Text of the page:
Singapore telecommunications firm StarHub will become the fifth company to publicly reveal plans for a “dot-brand” generic top-level domain.
The company, which offers broadband internet, cable TV and mobile telephony and has annual revenue of about $2 billion, is set to announce tomorrow that it will apply to ICANN for .starhub.
It’s the first confirmed dot-brand applicant since ICANN opened the application window January 12. It’s also the first since Neustar announced its own plans last June.
StarHub plans to use the gTLD to enable domain names such as tv.starhub and broadband.starhub.
ARI Registry Services has the contract to run its registry back-end and Melbourne IT Digital Brand Services is its application consultant.
Oliver Chong, assistant vice president of brand and marketing communications at StarHub, said:
We believe the ‘.starhub’ Top-Level Domain will deliver clear marketing and advertising benefits to StarHub, such as improved online brand recall and a more intuitive consumer experience with easy to remember domain names such as ‘mobile.starhub’. We also anticipate potential Search Engine Optimisation (SEO) benefits by operating a more targeted and relevant naming system that is clearly matched with our website content.
Registry services provider Neustar also wants .neustar, but its announcement was a little self-serving so I’m not sure that it “counts”.
We’re also aware of some other likely candidates, such as IBM and Unicef, but most companies are playing their cards pretty close to their chests.
ARI CEO Adrian Kinderis said he hopes the announcement of .starhub will “open the floodgates” for other Asian companies to apply for their own new dot-brand gTLDs.
While it’s a significant revelation – at least likely to drive StarHub’s competitors into action if they’re not already – similar predictions were made when Canon announced its dot-brand bid almost two years ago.
Many registry operators are already predicting as many as 1,000 dot-brand applicants.
I’m not ready to predict a slew of similar announcements just yet, but a confirmed dot-brand bidder will certainly do no harm to registries currently trying to persuade clients to sign on the dotted line.
ICANN has really ramped up the social marketing of its new generic top-level domain program for the last few weeks, and today it started plugging new gTLDs with some Twitter advertising.
It’s bought some “Promoted Tweets”, which means some Twitter users will see a designated ICANN tweet even if they don’t already follow ICANN.
Here’s an example captured by @andrewhennigan.
The Promoted Tweets ad service is bid-based and priced on a cost-per-engagement basis, so advertisers only pay when they get a reply, retweet, follow, etc. Reportedly, there’s a $15,000 minimum commitment.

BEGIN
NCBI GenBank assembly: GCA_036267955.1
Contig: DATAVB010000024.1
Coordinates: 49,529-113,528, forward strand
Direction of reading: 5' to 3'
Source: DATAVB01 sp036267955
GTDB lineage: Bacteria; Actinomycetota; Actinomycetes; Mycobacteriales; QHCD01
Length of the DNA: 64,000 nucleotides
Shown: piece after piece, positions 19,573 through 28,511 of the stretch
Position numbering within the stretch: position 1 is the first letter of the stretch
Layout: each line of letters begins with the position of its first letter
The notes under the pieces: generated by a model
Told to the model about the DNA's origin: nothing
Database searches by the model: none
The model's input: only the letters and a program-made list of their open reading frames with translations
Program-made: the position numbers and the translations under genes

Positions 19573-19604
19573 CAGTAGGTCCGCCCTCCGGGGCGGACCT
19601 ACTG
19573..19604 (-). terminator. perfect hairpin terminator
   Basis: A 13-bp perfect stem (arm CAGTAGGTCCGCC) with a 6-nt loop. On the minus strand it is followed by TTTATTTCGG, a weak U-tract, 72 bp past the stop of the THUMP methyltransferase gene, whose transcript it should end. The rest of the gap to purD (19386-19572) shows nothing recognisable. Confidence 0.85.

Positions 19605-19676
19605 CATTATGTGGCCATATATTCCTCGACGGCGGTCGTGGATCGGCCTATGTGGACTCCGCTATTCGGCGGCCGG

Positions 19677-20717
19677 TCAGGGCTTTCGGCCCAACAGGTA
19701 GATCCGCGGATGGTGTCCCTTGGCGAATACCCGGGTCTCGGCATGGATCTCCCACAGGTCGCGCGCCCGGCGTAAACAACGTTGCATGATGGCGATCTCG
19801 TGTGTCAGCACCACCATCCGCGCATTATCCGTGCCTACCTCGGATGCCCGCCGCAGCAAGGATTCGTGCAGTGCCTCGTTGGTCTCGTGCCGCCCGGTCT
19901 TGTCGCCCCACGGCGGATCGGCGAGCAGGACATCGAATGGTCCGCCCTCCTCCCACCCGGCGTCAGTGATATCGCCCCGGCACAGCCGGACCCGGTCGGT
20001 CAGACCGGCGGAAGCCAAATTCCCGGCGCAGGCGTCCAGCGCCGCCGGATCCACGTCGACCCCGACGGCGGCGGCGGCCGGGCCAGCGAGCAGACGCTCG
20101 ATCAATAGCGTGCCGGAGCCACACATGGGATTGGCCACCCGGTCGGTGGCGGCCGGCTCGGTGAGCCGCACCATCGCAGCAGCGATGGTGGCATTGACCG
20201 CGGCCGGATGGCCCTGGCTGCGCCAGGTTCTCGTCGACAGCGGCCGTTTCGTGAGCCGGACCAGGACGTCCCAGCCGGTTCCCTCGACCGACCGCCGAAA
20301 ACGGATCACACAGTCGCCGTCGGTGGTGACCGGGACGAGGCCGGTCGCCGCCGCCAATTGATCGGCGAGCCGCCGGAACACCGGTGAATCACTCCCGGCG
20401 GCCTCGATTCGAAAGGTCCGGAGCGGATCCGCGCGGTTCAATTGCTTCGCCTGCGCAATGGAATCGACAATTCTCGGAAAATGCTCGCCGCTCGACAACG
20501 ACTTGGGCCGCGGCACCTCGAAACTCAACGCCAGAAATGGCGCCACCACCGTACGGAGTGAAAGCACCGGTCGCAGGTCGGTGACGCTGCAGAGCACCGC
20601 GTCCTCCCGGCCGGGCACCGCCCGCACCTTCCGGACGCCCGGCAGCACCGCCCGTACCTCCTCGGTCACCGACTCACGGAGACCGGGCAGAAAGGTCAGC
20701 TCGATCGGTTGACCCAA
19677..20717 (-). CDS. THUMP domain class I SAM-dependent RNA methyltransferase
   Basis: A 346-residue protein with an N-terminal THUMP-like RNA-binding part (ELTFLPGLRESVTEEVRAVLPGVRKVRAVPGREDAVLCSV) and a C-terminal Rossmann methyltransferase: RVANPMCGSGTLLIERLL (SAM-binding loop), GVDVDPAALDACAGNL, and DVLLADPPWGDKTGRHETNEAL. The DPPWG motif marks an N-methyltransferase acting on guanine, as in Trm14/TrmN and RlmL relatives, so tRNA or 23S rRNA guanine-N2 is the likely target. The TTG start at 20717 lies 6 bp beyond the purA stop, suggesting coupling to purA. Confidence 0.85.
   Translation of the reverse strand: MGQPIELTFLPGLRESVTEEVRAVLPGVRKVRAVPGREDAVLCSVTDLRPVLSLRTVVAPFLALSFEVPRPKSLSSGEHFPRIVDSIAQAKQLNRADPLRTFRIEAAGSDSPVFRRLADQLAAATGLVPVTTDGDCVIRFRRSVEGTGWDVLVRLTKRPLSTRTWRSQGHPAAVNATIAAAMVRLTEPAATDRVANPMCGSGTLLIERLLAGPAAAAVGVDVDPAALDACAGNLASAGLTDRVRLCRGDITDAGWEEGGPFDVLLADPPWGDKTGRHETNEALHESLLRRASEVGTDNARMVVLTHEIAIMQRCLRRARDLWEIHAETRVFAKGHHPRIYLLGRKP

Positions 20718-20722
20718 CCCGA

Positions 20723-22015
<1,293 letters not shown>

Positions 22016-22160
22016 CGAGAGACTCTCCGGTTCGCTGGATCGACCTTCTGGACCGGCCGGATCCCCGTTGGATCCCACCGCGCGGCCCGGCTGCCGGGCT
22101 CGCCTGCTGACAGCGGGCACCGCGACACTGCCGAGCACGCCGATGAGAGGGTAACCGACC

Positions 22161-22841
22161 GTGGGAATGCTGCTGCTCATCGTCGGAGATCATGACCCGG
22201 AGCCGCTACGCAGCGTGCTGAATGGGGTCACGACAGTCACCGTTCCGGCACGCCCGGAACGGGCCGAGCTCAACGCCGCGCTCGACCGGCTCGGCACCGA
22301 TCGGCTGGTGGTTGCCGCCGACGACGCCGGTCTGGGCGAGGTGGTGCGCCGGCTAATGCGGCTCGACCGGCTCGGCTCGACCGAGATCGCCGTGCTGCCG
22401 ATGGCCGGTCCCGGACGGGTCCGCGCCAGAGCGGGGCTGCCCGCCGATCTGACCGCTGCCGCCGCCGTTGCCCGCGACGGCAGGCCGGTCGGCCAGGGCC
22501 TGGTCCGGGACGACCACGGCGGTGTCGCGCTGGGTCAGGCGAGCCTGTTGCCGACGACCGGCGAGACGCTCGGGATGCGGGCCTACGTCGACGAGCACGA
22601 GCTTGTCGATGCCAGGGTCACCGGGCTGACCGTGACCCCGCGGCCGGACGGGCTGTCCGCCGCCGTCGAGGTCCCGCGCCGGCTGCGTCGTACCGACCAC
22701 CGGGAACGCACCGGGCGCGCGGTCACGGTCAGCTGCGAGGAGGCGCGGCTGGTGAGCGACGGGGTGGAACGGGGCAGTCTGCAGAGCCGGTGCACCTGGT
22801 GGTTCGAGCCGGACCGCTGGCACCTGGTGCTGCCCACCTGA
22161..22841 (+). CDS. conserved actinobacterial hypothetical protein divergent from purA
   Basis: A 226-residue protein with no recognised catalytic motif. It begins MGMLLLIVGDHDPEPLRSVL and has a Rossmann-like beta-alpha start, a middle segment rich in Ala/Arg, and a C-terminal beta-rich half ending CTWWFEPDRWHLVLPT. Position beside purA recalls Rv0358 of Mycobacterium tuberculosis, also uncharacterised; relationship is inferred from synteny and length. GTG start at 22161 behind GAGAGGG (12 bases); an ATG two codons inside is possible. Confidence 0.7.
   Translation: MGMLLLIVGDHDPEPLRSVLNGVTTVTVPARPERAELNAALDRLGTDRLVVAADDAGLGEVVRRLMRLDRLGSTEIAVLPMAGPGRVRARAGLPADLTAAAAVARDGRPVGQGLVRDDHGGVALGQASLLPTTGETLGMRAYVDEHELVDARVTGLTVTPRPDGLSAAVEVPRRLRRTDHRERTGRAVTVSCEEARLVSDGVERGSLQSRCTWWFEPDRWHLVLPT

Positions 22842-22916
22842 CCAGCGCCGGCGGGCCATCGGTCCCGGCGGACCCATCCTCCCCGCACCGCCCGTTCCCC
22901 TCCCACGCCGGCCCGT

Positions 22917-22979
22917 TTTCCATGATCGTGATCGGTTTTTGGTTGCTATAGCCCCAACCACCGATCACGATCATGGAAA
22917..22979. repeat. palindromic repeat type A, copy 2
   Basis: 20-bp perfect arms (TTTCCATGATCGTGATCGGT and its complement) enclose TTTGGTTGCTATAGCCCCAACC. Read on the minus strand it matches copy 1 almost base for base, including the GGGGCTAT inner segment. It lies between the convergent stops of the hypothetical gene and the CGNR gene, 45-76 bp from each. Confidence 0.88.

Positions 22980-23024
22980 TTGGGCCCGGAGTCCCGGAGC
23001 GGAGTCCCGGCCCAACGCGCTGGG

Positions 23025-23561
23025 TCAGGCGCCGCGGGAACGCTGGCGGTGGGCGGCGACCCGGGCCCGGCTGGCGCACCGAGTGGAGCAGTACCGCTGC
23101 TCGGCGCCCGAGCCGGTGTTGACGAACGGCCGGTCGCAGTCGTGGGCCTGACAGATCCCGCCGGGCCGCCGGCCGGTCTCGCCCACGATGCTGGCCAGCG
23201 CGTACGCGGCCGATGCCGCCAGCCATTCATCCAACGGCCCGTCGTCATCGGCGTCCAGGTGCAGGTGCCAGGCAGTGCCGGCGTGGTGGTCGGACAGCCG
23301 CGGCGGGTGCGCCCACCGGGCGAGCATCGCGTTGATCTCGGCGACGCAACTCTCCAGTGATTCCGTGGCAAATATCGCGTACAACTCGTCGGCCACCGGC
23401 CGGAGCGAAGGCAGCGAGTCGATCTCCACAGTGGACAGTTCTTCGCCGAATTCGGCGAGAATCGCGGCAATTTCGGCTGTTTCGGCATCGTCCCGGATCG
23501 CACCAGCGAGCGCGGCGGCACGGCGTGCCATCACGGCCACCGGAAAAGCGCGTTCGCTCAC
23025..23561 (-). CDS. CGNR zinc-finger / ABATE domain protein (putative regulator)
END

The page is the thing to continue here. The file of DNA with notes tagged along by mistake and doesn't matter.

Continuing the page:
Judging by Twitter noise today, I’m guessing that today ICANN is promoting its new gTLDs Twitter chat, which is happening at 1600 UTC tomorrow with the hashtag #newgtlds.
ARI Registry Services says it signed up 21 new generic top-level domain clients in the first week after ICANN opened the program earlier this month.
The majority were dot-brand applicants, ARI said in a press release today. It has found that dot-brands represent about 60% of all the companies expressing interest in a new gTLD.
They all signed contracts between January 12, when ICANN starting taking applications, and January 19, the registry services provider said.
A spokesperson said that ARI expects to name some of its clients “in a matter of weeks”, but it’s not clear whether this will happen before March 29 – the deadline for making your first down-payment with ICANN – when it would be of most marketing use.
In the absence of this specific positive reinforcement of its message, the company today tried some FUD instead.
CEO Adrian Kinderis is quoted:
We have clients that are still undecided about whether they should apply. They have been put off by the negativity that has been surrounding the program. There have been delays and speculation. There is also a misguided perception amongst some that they can wait until the next round to secure their brand or generic category name. My message to those clients is that there is no certainty about when there will be another round. Potential applicants need to understand that if they take a ‘wait and see’ approach, they may miss out all together.